Shenandoah High School Expansion and Remodeling Project

This drawing provided by the Shenandoah School District details the high school's proposed expansion and remodeling project. Areas shaded red included the proposed CTE and gym/fitness center expansion. Pink-shaded areas included repurposed areas for STEM-related curricula. Gray-shaded areas cover proposed infrastructure improvements.

(Shenandoah) -- Voters in the Shenandoah School District are expected to decide this fall on a major bond issue referendum.

Planning for a $14.7 million bond issue for an expansion and renovation at Shenandoah High School is in its final stages. Shenandoah's School Board reviewed a concept drawing and cost figures for the project at its regular meeting late Monday afternoon. Speaking on KMA's "Morning Line" program Tuesday morning, Shenandoah School Superintendent Dr. Kerri Nelson says the district is expected to place a referendum on the November general election ballot--after several years of planning and discussion.

"I think we've spent the greater part of the summer reviewing work that's been done for three years," said Nelson, "and had good discussion. We're at a point now where we're ready to move forward to proceed towards having a bond issue in November."

Nelson says the bond issue would entail construction of a Career Technical Education, or CTE addition, as well as a new gym and fitness center facility. Also included is the "repurposing" of classes inside the high school covering STEM-related programming. STEM is an acronym for Science, Technology, Engineering and Math.

"We've talked about a more academic need for STEM," she said, "and considered how we can repurpose space in the building for those areas. And, there's been significant discussion about people's desire and need for more gym space in our community. We need that for our students, for practice, and the ability to have competitions and tournaments."

In order to keep costs down, Nelson says funding from the district's Secure an Advanced Vision for Education--or SAVE revenues would cover planned infrastructure improvements at the high school.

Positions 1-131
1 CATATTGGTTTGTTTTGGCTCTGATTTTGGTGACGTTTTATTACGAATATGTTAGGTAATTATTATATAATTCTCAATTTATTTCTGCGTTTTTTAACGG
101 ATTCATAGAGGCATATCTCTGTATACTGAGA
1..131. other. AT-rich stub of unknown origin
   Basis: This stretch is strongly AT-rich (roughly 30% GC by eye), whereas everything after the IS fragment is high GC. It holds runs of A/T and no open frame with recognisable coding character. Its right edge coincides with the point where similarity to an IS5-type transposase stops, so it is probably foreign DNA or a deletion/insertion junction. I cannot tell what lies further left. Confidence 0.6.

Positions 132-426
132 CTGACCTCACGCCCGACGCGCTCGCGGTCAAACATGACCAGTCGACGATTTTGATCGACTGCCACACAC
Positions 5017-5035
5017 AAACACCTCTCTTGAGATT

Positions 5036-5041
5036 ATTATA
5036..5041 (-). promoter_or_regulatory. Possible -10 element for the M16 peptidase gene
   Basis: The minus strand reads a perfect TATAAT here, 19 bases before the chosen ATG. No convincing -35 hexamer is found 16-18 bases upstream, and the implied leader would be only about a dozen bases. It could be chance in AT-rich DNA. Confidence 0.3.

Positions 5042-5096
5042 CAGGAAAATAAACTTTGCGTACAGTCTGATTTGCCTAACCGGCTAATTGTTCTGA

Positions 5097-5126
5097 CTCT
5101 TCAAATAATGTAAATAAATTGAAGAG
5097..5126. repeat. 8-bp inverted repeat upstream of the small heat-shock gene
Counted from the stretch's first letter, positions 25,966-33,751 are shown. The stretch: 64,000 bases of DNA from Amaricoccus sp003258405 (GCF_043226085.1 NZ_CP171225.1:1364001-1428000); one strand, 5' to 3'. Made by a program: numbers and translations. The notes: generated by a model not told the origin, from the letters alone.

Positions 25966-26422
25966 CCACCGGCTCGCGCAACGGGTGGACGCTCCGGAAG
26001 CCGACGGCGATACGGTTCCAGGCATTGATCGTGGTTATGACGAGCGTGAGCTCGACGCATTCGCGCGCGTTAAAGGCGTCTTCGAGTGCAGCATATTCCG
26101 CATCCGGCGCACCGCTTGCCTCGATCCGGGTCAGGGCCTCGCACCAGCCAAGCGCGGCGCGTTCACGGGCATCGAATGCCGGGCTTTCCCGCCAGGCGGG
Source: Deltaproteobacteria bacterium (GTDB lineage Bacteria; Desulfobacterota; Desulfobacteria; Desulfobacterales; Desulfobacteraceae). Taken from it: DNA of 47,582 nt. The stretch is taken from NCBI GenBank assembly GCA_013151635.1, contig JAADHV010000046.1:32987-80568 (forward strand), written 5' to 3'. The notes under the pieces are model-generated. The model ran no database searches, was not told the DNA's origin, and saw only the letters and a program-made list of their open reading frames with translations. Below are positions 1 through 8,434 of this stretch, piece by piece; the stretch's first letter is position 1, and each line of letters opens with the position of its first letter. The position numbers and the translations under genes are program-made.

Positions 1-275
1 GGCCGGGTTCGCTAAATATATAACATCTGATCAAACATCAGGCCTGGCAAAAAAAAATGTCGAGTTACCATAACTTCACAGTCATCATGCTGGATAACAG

"We've been very conscious of what that would do for the levy," said Nelson, "and worked with a construction manager agent alongside of our architect on the front end, to make sure we're being cost efficient as we possibly can, and that we're looking at how do we meet the need, and keep the cost as low as possible, and be responsible."

While saying the bond issue would impact the district's current property tax levy rate of $14.60 per thousand dollars valuation, Nelson says the district would reposition other levies to soften the blow.

"We had additional discussion about how we can reduce other levies that we have--specifically our management fund," she said. "By reducing that--because that fund is now in a pretty healthy place--if we reduce that by 95 cents, we would be adding a dollar-75 to the levy, instead.

"I believe the board has done a good faith effort with the planning, the discussion, taking years to develop a plan--not just a few months, and then very intentional to develop that levy need," Nelson added.

Board members have until September 20th to officially set a bond issue vote for November. Nelson expects that action to be taken at its next regular meeting September 9th. You can hear the full interview with Dr. Kerri Nelson on our "Morning Line" page at In addition, Also, a financial fact sheet on the bond issue is provided here: